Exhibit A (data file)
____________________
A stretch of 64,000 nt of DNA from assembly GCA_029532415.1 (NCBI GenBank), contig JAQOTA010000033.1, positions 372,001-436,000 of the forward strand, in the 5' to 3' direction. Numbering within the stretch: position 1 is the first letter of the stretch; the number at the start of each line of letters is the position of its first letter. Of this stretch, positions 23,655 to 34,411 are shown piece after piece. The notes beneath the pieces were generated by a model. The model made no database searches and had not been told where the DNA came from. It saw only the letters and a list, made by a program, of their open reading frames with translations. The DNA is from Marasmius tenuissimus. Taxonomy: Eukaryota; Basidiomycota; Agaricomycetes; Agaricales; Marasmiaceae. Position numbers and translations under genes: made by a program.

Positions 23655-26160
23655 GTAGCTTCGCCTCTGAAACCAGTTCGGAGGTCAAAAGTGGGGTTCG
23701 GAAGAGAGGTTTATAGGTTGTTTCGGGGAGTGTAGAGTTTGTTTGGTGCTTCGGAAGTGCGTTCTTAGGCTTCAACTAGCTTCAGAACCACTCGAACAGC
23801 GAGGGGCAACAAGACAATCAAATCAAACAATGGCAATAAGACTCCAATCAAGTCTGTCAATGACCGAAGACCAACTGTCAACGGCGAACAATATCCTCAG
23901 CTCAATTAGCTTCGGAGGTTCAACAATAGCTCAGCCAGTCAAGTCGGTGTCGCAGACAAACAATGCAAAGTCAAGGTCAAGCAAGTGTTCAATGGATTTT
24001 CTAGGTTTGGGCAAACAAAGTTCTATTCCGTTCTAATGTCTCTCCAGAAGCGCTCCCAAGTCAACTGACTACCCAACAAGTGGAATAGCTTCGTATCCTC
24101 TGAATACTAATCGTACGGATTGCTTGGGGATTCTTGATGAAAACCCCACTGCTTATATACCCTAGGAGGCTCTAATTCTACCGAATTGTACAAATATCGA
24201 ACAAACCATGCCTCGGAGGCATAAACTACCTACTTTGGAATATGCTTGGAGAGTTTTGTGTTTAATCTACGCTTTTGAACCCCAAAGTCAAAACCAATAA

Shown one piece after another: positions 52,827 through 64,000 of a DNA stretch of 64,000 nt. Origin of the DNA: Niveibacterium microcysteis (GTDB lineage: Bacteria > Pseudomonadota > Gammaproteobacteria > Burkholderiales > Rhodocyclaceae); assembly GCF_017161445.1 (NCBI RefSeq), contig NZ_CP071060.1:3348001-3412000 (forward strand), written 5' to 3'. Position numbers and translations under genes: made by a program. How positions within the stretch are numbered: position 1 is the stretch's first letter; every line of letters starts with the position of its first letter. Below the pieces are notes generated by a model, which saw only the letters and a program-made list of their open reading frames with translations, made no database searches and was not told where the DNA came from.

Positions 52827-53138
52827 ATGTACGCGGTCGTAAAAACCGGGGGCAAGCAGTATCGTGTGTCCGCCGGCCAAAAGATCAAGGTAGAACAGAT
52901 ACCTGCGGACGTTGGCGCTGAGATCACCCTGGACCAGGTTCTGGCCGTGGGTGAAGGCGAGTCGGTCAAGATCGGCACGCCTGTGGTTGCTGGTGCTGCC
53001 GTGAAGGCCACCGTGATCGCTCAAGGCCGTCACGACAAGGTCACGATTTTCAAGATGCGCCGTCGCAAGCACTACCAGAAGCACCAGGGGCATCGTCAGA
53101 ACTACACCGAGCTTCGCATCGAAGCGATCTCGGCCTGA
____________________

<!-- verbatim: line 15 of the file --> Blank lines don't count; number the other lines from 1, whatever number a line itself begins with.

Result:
53101 ACTACACCGAGCTTCGCATCGAAGCGATCTCGGCCTGA